Arts & Life
Canstar Community News
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This article was published 9/8/2011 (3260 days ago), so information in it may no longer be current.
Dozens of worried residents sought answers from public safety officials Tuesday night after a recent rash of arsons and violence in the city.
With a suspect in the Fort Rouge arsons behind bars, the topic quickly switched to nearby Osborne Village, which has just seen its own rash of crime.
Village resident Jason van Rooy, who came out to the meeting at Bethel Mennonite Church, said he wished there was a greater police cadet presence on the Village's streets, in light of a homicide, a fight between two men involving a squeegee and a robbery with a knife, all within the past week.
Winnipeg police Staff Sgt. Kelly Dennison had a blunt answer for van Rooy.
"I can give you the politically correct answer or I can just tell you straight up," he began, then asked the group of about 65 people which they preferred.
"Both!" people chanted.
Dennison went on to explain that because the city and province share the cadet program's costs, the police force only has the authority to deploy them in certain places.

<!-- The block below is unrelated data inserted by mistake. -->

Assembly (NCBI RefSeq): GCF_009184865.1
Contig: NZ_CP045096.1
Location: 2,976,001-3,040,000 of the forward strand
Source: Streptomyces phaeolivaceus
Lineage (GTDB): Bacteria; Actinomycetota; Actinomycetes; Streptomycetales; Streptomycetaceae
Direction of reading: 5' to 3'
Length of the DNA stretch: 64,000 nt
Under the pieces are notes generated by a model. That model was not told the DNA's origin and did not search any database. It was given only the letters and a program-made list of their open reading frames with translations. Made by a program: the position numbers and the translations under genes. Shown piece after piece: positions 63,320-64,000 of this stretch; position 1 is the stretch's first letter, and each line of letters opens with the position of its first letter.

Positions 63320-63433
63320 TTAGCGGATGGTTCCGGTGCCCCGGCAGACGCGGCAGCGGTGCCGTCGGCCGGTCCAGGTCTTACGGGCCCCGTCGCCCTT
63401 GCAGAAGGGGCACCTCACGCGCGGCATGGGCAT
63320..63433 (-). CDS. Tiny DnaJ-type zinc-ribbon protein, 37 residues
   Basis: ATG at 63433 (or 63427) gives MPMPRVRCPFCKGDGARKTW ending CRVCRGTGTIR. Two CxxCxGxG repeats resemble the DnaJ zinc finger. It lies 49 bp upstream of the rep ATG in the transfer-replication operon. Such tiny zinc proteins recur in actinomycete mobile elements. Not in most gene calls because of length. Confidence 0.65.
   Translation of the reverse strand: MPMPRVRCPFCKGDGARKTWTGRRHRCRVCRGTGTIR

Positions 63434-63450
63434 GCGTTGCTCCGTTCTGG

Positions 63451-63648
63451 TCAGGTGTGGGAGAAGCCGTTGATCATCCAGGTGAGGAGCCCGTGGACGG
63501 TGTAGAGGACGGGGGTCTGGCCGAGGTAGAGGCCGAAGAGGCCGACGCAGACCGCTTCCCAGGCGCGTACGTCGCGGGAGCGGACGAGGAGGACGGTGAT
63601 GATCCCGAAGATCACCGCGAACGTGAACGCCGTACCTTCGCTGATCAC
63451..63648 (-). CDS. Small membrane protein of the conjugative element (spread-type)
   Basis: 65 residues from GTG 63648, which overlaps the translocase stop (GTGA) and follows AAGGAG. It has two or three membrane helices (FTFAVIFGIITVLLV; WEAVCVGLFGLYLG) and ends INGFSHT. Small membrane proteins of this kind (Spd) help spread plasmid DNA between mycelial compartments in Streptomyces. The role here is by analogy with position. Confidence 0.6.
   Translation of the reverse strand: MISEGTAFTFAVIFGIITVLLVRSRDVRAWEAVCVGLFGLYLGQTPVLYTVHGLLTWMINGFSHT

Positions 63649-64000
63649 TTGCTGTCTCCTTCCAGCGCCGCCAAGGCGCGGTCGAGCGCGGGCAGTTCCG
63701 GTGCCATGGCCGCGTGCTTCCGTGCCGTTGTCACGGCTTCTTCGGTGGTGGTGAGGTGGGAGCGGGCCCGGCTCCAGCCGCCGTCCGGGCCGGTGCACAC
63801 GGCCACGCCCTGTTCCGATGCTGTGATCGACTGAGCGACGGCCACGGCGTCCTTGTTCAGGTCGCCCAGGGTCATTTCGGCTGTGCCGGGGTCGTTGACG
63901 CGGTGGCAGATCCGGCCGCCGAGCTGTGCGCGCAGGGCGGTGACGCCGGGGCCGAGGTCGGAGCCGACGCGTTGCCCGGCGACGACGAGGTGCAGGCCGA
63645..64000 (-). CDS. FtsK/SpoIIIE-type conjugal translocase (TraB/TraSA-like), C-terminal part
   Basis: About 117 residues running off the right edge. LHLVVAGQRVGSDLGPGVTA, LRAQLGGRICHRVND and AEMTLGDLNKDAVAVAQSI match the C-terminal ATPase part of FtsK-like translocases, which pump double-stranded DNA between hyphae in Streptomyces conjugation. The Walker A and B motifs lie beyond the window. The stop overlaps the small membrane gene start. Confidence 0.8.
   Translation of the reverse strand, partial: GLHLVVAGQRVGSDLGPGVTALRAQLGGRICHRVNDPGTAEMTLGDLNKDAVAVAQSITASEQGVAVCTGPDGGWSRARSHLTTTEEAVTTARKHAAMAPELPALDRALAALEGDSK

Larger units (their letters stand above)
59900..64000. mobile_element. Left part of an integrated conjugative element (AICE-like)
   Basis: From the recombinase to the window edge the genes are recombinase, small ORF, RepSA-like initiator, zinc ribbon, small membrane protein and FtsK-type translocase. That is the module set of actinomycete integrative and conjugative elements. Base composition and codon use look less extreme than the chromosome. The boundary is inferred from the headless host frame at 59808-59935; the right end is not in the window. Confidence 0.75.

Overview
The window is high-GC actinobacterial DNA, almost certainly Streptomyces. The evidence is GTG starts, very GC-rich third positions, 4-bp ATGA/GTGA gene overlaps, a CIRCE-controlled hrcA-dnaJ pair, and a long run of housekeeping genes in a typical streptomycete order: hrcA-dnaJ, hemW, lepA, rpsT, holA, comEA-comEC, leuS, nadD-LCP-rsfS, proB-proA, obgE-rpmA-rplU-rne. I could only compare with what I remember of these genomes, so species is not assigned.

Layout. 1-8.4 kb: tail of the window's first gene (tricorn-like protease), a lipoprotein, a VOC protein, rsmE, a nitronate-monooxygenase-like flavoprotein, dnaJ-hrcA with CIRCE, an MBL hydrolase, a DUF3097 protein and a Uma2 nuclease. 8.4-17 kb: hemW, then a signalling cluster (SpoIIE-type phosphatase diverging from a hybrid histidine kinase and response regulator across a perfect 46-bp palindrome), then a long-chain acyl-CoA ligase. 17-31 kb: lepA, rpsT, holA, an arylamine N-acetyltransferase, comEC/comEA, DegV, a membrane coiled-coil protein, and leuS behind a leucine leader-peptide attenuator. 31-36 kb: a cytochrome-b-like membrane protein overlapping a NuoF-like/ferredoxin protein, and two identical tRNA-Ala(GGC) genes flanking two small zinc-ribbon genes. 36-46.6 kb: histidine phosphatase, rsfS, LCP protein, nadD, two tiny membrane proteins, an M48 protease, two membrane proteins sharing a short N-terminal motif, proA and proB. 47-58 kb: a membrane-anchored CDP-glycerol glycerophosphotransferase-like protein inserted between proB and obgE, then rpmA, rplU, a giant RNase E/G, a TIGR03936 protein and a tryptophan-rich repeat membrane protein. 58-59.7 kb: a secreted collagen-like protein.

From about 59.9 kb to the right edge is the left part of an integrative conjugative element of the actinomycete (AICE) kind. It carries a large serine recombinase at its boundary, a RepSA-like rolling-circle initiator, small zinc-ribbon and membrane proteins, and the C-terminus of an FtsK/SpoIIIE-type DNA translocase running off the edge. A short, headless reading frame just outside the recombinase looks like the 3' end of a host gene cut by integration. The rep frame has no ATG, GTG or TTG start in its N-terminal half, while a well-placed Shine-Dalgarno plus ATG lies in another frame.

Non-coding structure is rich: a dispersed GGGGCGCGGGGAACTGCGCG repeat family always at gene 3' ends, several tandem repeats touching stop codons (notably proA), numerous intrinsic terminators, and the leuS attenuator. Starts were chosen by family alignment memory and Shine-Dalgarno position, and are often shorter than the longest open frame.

"When you have a partnership-funded program, you tend to have the authority to have them in certain places only. Right now, the City of Winnipeg is going through what is called a downtown safety plan. I'm sorry to tell you that the area you live in does not --" Dennison paused. "You don't live in the downtown safety plan," he finished.
The recent arsons only came up now and then during the meeting, which consisted of the group of residents, who were all middle-aged or older, asking their questions to a panel of two policemen and one firefighter.
Paul Hesse, the Liberal candidate for Fort Rouge, organized the meeting and served as moderator.
"I didn't learn anything I didn't already know," said Margaret Rose Thompson, on her way out, adding she would have liked to have been given some statistics on arson. "They didn't come out with any stats, like how many fires were started in blue boxes?" she asked.
Another concerned resident called for a revision of the building code to force garages to be built out of less flammable materials.
One man said he was disappointed there weren't more young people attending. George Jarvis said he hopes for a more youthful turnout at a similar meeting tonight at 7 at the Earl Grey Community Centre.
But Hesse said the community is feeling reassured now a suspect in the arsons has been arrested.
"I think the community's feeling relief because there was an arrest and the arson seems to have stopped," Hesse said. "There's also sort of a wait-and-see approach... You never know."
Other topics varied widely. One German shepherd breeder made the case for police officers using the canine unit more often. A horticulturist complained about kids burning marijuana.
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Updated on Sunday, August 14, 2011 at 4:20 PM CDT: Changed wording in seventh paragraph to clarify